Piped water for Makoni villagers
16 JUL, 2018
Lovemore Kadzura, Manicaland Correspondent
The dream of having easy access to clean and safe water finally became a reality for villagers in Masvosva communal lands in Makoni district following the completion of a massive piped water project in the area. Although the Government drilled thousands of boreholes for the previously marginalised rural communities soon after independence to ease the burden of water challenges, the intervention fell short of other requirements especially the proximity of the boreholes.
Most villagers continued to fetch drinking water from unprotected sources that include shallow wells, exposing themselves to water-borne diseases.
To make matters worse, if the borehole broke down it took time for it to be fixed and villagers were left with no option but to drink water from streams and shallow wells.
In Masvosva Village, walking long distances is now a thing of the past after a local non-governmental organisation, Christian Care, partnered with the Makoni Rural District Council and the community to implement the life-changing programme.
The project, which was undertaken at a cost of $55 000, was providing piped water to 280 households with a combined population of 2 000 people.
The water is also channelled to Nerwande Primary School, with an enrolment of 900 pupils; Nerwande Rural Health Centre and the local business centre.
When The Herald visited the village on a tour organised by the Ministry of Local Government, Public Works and National Housing’s public relations department, villagers were elated, describing the impressive project as a game changer in their area.
They said the project would go a long way in addressing the water, sanitation and hygiene challenges they had been grappling with for years.
Mr Tafadzwa Baricholo, a Christian Care projects officer, said the project fell under their Water Sanitation and Hygiene (WASH) programme with the main objective of ensuring that villagers have access to clean water within a reasonable travelling distance.
He added that the water system will be regularly tested and treated by the Ministry of Health and Child Care so that it remains clean and safe for drinking.
“It took us one and half weeks for us to complete this project. Before this project villagers were travelling long distances to fetch clean borehole water whilst others were resorting to unprotected wells. We pump the water from a 40-metre- deep community borehole and the pumping is made possible by solar energy. The system pumps three cubic metres per hour or 30 000 litres per hour to the storage tanks which are located up- hill.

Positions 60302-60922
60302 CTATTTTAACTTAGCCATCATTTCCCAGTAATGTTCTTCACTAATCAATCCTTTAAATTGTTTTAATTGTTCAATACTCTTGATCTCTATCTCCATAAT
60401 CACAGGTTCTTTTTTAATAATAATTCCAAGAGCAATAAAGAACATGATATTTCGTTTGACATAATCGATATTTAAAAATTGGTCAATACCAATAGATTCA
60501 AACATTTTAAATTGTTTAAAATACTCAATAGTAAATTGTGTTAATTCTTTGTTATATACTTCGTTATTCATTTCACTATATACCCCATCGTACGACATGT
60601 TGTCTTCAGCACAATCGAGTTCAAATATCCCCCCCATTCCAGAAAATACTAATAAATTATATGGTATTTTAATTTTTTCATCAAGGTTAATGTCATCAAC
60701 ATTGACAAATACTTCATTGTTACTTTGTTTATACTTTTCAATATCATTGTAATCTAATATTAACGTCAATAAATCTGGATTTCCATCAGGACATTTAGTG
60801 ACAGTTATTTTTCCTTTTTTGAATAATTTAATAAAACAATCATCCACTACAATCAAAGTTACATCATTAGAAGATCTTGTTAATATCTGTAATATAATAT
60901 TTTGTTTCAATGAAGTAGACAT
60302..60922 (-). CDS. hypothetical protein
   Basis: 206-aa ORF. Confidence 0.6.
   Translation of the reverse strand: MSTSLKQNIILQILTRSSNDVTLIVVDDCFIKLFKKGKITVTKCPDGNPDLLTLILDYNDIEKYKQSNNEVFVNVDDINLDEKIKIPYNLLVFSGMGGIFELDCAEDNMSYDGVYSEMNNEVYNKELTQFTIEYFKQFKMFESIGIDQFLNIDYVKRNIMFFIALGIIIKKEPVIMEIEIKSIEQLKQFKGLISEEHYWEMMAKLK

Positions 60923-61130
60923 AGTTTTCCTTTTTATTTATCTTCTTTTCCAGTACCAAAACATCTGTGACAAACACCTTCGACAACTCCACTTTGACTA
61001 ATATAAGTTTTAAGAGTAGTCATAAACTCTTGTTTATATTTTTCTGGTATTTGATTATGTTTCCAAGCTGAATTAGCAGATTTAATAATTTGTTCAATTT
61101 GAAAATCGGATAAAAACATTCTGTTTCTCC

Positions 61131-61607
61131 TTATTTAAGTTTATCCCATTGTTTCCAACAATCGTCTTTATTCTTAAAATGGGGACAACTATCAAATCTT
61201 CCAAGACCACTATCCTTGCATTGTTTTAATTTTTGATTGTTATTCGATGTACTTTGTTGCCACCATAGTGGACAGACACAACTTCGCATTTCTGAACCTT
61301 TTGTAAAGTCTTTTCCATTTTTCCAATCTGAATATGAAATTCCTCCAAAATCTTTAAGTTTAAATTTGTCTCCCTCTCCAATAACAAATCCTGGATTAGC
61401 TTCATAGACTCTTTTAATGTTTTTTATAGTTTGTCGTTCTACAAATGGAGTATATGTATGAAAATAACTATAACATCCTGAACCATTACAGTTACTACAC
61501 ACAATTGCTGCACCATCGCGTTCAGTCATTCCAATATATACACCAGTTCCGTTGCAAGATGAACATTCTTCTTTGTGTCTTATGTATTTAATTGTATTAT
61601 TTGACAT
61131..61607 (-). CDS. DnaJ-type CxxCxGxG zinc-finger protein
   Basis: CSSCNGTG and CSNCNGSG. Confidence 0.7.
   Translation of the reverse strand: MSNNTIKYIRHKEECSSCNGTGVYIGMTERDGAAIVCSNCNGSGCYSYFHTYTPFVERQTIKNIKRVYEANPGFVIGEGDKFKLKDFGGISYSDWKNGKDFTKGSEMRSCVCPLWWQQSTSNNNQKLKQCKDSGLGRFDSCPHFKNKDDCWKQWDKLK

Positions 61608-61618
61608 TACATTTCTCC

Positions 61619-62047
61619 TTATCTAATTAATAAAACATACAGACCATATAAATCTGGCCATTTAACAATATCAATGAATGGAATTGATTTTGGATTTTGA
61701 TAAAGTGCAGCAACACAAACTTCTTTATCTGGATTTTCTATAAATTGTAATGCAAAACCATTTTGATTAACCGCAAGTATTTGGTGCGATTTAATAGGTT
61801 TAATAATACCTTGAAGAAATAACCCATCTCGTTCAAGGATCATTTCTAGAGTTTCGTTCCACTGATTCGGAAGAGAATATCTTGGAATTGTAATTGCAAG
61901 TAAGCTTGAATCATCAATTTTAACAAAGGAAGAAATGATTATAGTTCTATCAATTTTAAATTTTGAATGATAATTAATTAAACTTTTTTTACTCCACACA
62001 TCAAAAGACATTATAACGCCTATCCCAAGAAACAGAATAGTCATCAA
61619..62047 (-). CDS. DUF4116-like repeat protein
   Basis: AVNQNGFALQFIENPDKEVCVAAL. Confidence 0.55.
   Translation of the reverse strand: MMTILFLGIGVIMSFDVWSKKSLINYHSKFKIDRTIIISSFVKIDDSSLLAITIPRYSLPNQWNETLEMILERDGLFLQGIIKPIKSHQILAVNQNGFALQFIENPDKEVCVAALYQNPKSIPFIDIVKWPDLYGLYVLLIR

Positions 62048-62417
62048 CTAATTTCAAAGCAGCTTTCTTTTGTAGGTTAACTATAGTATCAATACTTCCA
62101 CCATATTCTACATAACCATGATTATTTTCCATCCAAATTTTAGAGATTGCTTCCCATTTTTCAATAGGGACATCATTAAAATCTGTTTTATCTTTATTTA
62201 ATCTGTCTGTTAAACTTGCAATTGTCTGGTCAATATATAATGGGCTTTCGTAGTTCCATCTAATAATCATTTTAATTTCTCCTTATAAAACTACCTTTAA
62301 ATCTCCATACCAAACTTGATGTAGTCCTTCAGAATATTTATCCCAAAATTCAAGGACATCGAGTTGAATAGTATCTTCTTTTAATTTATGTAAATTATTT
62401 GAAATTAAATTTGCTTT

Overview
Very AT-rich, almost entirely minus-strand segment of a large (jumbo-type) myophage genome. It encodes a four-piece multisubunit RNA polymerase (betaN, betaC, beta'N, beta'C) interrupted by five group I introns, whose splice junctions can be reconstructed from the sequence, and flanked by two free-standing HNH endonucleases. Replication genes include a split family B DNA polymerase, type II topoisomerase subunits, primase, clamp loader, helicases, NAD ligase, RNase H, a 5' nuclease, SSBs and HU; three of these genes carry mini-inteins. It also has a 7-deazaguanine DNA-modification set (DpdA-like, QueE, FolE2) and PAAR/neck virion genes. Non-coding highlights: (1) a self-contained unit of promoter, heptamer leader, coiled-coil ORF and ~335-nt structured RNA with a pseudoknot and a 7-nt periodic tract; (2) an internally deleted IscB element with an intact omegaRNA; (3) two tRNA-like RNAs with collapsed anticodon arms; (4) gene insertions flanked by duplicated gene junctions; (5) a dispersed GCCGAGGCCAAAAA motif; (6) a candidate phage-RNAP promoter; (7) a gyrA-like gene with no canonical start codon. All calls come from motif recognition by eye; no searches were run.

“From the tanks the water is now pumped straight into 280 households, Nerwande Primary School, Nerwande Rural Health Centre and the local business centre. The households have a combined population of 2 000 people and Nerwande Primary has an enrolment of 900 pupils. From the number of people drinking this water it shows that this project is quite big.
“The piped water has 10,8km coverage and supplies 30 litres of water per person per day. The project cost $55 000 and we made the community to appreciate how much was spent on this by involving them. All the equipment was bought in the presence of a selected committee and they are keeping the receipts and other documents. We did this so that they take ownership of the project, value it and curb vandalism.
“For sustainability purposes the community now have a vibrant constitution and beneficiaries of the piped water pay $1 per household per month. We trained and capacitated two members of the community to operate the whole system and they are now fully employed by the community,” said Mr Baricholo.
Mbuya Choice Maradzika from the village hailed the piped water scheme saying it is dream come true for her village.
She added that the project will help to bridge the gap between rural and urban populace.
“We are so elated that finally we are having water from taps and at our homesteads. We are no longer walking long distances with buckets on our heads. I never thought this would happen in my life time but it has finally happened.
“Water issues usually affect us the women most because it is us who do daily chores that require water such as cooking, washing and gardening, among others, so this is a shot in the arm for women in this village. We are so happy with this project and the donors for remembering us,” said Mbuya Maradzika.
Makoni Rural District Council chief executive Dr Edward Pise said the Masvosva Piped Water Scheme had changed the face of the village and urged the villagers to utilise the water to turn around their economic fortunes.
“The piped water scheme has changed the face of Masvosva village. It is a magnificent project that will propel the village to dizzy heights. The primary purpose of the project is to supply clean water to the villagers but in the long run they can use it for irrigation purposes.
“We wish to have projects of such magnitude the whole district. We will continue working hand-in- glove with our development agencies,” said Dr Pise.